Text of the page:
LARB has published more than 5,000 reviews, essays, interviews and articles in some 40 different fields, from architecture to fiction, including politics, cinema and history. He has also produced over 500 multimedia pieces and organized readings and other events across the city. The LARB Radio Hour airs weekly on KPFK; a virtual literary festival dedicated to the anniversary, “The Semi-Public Intellectual Sessions”, wrapped up last month in collaboration with institutions like the Thomas Mann House.

    Two people on Zoom raise their glasses

LARB’s Boris Dralyuk, left, and Irene Yoon raise drinks on the organization’s 10th anniversary.

(Los Angeles Book Review)

Five years ago, the organization launched the LARB Publishing Workshop, a scholarship training program for students interested in producing books and magazines. This year’s virtual summer program included trainings and speeches from industry professionals from institutions such as Riverhead, Catapult and The New York Times Magazine.

For Yoon, the workshop is at the heart of LARB’s work.

“There is really a focus on creating a creative space for people from all walks of life to come and do a really good job and to nurture that,” she said. “And it’s about making publishing, the literary arts, and big ideas and writing accessible to people who may not always be, because publishing is historically so difficult to do.” enter. “

The nonprofit has helped launch careers while publishing many writers in their prime; contributors include Hanif Abdurraqib, Mike Davis, Myriam Gurba, Roxane Gay, Juan Felipe Herrera, Viet Thanh Nguyen, Amanda Gorman, Leslie Jamison, Carmen Maria Machado, Don Mee Choi, Maggie Nelson and the late Jonathan Gold.

It is the combination of discovering new writers and working with masters that Dralyuk considers the most exciting part of his job.

“That thrill never fades. It continues to excite me how many people learn about our existence every day, how many writers contact us to share their work, ”he said. “The ability to attract talent, to raise talent, to raise new voices, new voices, these are points of pride.”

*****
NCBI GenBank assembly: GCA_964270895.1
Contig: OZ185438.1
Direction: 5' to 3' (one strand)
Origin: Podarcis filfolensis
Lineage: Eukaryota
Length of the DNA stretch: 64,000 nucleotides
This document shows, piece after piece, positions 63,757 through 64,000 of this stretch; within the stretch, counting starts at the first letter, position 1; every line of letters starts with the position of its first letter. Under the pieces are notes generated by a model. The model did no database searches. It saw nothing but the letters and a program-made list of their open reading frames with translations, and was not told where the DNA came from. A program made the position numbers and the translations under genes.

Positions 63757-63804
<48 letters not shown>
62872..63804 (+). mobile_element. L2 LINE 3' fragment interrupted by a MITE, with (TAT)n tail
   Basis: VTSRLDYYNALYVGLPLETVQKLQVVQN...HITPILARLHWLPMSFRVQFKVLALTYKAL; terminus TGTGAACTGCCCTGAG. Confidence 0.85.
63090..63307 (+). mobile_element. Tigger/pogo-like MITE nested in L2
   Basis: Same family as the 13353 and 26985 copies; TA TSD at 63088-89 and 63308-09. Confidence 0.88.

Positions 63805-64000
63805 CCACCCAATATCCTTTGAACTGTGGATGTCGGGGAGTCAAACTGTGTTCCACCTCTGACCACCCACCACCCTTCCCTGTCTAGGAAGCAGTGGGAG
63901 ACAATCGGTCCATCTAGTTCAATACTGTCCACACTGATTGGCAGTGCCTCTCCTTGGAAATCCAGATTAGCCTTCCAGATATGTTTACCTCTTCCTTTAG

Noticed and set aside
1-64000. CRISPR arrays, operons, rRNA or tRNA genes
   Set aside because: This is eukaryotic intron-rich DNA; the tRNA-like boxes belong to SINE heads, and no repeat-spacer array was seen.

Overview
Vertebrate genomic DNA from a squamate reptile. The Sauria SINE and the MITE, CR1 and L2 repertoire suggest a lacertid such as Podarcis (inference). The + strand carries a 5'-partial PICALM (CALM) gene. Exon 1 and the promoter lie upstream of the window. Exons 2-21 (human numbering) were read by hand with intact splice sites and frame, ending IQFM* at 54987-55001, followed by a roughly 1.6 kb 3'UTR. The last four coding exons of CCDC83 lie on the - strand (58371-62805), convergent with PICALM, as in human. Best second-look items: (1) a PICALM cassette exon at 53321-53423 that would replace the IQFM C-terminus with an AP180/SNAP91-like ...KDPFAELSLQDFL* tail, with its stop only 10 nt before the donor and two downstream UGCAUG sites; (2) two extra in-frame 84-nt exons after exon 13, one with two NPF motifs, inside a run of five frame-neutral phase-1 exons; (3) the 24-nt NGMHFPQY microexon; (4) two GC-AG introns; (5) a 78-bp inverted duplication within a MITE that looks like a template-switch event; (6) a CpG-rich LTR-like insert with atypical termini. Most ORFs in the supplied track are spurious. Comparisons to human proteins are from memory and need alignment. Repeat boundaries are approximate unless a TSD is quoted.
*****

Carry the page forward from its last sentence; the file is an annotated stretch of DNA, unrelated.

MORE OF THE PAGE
But at its core, LARB’s mission is to make incisive writing accessible (its online content is free), eliminate the native snobbery of some of its East Coast ancestors, and present LA as a thriving cultural capital. beyond Hollywood.

“We are a city of immigrants, a global city, a city that produces exciting literature in a variety of languages, and we see ourselves as a mirror of that creative potential,” Dralyuk said.

“We want to bring Los Angeles and its culture to the world and bring the world culture to Los Angeles – to act as a kind of hub for the city’s literary scene” not as a singular entity, “but as part of this growing constellation of institutions, ”he continued.

As for the next 10 years of the organization, Litewka envisions a future very similar to the present but with more activity and, resources permitting, greater coverage of books from other countries and languages. “We hope to grow our readership and increase our fundraising over the years,” he said, “but we don’t anticipate a dramatic increase in income.”

If they want to get there, he knows that the future must be approached with prudence and strategy “in order to remain viable”.

“A lot of publications have come and gone even in those 10 years,” he lamented. “We have come, but we are not going.”

On Thursday evening, readers and contributors from Riverside, San Diego, Portland and as far away as Chicago, New York and Guadalajara, Mexico attended the anniversary celebration.

A man dressed in a black t-shirt, black rimmed glasses and a black baseball cap is sitting in a restaurant booth

“It turned out to be a brilliant idea at the right time,” said Albert Litewka, chairman of the board of directors of the Los Angeles Review of Books.

(Albert Litewka)

Virtual toasts were given along with wine, soda water and other drinks and there was no shortage of drunken smiles.

“[LARB] is the impossible dream, ”said Janet Fitch, author of“ White Oleander, ”raising a glass. “It’s the little engine that could. Anytime I have something I really want to say and want to be able to follow it through the twists and turns. … I think first of LARB as a place for such a conversation.

Quentin Ring, Executive Director of the Beyond Baroque Literary Arts Center in Venice, said: “Happy Birthday to the Los Angeles Review of Books… we have so much love and gratitude for everything you have done for literary LA in the past. . 10 years. ”

Atwood, author of ‘The Handmaid’s Tale’ and other dystopian novels, said: ‘At a time when so many people seem to be screaming, we really need publications like yours in which people think thoughtfully and with consideration. .

And Lutz, beaming from the hills of Sicily in a pre-recorded video message, wished the next generation of LARB the best. “,